Amazon unveiled Amazon Go last December, saying it planned to open the store to the public early this year. However, the company encountered technical difficulties and postponed the launch to work out the bugs, The Wall Street Journal reported in March.
read more: Bloomberg
Hudson’s Bay Investors want Debt Reduction, Payouts from Real Estate Proceeds
Corporate America has been giving way for several decades to uncorporate America — pass-through entities that don’t pay corporate income tax and now account for close to 40 percent of the revenue and more than 60 percent of the net income of U.S. business. The earnings of pass-throughs flow to their owners’ individual income tax returns, and the current House and Senate tax plans both include big tax cuts (around $450 billion over 10 years) for those owners. These have usually been pitched as tax breaks for “small business,” which isn’t entirely wrong but is misleading. More than 95 percent of businesses in the U.S. are pass-throughs, and the vast majority of those are small. But most pass-through revenue flows to a small minority of relatively large entities, and most pass-through earnings flow to people in the top 1 percent of the income distribution. There’s another question to ask, especially when proponents of the pass-through tax cut bring up manufacturing as a likely pass-through endeavor: What do pass-throughs do? That is, what industry sectors are they most likely to be in, and how does that compare with conventional “C corporations.
First, a quick taxonomy: The four categories of pass-through are sole proprietorships, partnerships, S corporations and real estate investment trusts. The first two have been around forever, although in recent decades partnerships have taken on new form with the rise of limited partnerships, limited liability partnerships and limited liability companies. The latter two were created by Congress during the Eisenhower administration as alternatives to the C corporation.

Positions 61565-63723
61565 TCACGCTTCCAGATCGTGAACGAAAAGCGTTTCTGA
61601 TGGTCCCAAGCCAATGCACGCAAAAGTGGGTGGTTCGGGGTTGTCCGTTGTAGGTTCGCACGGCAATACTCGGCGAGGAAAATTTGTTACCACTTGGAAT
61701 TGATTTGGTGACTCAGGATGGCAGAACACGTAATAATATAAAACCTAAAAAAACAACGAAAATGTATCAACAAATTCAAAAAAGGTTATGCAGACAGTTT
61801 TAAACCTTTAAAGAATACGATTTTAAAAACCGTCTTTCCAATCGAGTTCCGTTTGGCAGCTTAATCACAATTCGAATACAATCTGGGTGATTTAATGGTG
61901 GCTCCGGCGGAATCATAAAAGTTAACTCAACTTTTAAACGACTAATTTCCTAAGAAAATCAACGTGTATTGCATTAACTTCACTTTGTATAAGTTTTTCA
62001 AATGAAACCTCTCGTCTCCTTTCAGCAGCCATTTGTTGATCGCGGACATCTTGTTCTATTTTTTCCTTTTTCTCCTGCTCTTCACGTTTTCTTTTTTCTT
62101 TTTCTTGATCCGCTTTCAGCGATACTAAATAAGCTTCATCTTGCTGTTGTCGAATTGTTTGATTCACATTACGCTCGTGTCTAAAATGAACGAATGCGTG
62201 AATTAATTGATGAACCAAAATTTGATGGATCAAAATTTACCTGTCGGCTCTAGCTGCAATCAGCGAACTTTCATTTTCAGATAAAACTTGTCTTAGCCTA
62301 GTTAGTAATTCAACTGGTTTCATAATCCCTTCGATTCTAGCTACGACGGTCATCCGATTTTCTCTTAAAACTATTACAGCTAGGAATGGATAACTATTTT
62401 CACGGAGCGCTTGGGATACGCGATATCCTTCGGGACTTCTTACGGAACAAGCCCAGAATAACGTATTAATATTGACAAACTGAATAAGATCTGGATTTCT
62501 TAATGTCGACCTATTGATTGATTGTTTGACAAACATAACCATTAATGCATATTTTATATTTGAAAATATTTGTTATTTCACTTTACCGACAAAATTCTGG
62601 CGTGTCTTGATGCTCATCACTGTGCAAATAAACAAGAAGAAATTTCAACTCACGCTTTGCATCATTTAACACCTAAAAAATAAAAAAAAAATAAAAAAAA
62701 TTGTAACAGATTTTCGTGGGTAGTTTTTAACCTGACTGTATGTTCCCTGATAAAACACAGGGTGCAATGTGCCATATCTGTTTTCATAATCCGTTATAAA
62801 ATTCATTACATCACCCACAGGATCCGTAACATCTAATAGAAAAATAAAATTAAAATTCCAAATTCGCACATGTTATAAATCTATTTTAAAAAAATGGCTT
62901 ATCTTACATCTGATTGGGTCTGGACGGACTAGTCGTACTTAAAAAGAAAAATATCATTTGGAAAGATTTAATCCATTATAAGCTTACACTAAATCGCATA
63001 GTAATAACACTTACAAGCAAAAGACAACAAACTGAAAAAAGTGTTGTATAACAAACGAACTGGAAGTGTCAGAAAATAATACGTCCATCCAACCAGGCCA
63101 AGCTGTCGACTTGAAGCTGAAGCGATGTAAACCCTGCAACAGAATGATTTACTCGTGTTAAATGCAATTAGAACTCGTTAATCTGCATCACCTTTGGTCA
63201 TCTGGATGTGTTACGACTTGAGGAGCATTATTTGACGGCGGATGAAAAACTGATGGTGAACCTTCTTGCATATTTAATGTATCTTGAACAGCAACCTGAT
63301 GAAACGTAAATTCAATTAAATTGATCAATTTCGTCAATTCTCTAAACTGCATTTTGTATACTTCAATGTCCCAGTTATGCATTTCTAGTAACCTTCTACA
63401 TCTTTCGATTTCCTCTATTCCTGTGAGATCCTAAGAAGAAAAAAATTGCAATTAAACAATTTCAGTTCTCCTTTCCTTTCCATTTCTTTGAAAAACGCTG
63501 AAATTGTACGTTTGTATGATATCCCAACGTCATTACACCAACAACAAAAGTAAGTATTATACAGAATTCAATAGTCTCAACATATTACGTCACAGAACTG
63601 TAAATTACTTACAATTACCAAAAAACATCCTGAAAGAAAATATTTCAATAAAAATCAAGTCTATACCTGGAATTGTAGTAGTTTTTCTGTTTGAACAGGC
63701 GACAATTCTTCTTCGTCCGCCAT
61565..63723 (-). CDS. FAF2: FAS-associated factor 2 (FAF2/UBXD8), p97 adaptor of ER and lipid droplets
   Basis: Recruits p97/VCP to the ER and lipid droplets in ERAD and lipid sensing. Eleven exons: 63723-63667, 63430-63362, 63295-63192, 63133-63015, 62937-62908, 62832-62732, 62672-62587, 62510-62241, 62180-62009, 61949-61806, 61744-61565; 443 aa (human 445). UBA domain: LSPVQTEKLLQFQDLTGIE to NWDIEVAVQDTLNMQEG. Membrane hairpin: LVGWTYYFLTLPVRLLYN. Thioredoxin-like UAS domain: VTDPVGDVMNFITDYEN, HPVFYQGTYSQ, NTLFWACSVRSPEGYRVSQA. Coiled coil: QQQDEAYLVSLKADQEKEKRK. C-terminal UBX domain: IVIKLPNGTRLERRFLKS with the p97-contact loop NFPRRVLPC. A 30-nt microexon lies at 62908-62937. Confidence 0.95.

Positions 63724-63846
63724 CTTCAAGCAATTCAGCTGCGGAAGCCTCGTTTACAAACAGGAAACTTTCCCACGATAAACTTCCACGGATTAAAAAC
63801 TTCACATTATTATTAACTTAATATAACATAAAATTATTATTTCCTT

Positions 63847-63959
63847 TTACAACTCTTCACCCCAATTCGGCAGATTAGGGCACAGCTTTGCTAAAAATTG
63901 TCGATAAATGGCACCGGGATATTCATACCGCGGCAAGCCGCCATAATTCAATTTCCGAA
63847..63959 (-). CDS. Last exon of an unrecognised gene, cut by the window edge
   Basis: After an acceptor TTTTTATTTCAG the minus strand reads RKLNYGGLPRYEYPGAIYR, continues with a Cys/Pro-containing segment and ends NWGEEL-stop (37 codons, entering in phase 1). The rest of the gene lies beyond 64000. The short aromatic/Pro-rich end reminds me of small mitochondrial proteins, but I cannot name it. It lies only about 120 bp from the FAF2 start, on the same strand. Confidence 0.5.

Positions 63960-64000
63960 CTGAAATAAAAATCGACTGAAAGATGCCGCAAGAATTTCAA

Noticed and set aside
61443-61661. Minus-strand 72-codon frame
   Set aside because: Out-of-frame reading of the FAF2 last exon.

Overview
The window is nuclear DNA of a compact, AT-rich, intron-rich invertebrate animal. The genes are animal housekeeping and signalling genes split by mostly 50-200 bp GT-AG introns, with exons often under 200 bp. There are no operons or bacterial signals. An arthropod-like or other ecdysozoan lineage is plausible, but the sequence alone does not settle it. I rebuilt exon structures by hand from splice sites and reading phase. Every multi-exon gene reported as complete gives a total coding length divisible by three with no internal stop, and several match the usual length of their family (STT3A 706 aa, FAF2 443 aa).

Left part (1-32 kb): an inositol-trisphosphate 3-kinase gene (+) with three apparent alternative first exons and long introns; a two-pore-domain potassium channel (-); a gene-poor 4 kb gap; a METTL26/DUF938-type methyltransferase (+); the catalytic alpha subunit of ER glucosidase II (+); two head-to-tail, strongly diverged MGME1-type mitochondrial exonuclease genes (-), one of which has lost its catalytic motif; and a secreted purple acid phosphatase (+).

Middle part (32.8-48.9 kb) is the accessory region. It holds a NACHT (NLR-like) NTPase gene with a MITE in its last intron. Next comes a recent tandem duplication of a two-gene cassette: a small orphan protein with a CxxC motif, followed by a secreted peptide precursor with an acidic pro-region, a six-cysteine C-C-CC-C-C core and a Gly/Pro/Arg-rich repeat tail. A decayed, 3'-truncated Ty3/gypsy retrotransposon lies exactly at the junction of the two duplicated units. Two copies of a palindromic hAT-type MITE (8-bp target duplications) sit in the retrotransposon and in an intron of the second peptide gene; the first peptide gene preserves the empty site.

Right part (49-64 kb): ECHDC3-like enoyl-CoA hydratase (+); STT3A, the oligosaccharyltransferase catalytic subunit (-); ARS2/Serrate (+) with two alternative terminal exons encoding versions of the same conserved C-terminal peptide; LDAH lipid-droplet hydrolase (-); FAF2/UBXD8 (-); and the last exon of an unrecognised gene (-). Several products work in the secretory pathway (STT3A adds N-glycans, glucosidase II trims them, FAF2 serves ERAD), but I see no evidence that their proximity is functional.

read more: NREI
CRE Market Outlook Takes Slight Dip Nationwide
The supply-demand outlook in commercial real estate markets took a slight dip nationwide for the first time since early 2016 and financing for some CRE property types is getting more difficult to arrange.
“For a property type like multifamily there is plenty of financing, but I think if you have a product type such as office and retail it becomes more challenging,” said Mitch Paskover, president of Continental Partners, a company that provides advisory services for real estate capitalizations.
The overall near-term outlook for new construction and space absorption across all commercial property types dipped slightly in the Moody’s Investors Service Red-Yellow-Green report. The CRE benchmarking tool uses a 100-point scale and color coding to assess growth in supply relative to demand and vacancy rates for CRE property types both nationally and within individual markets.
These real estate market supply and demand variables “determine the outlook for the commercial properties that support the majority of the collateral backing commercial mortgage-backed securities,” Moody’s said.
read more: National Mortgage News
We will be on hiatus next week for the Thanksgiving holidays. The Situs Newswatch will return on Nov. 27.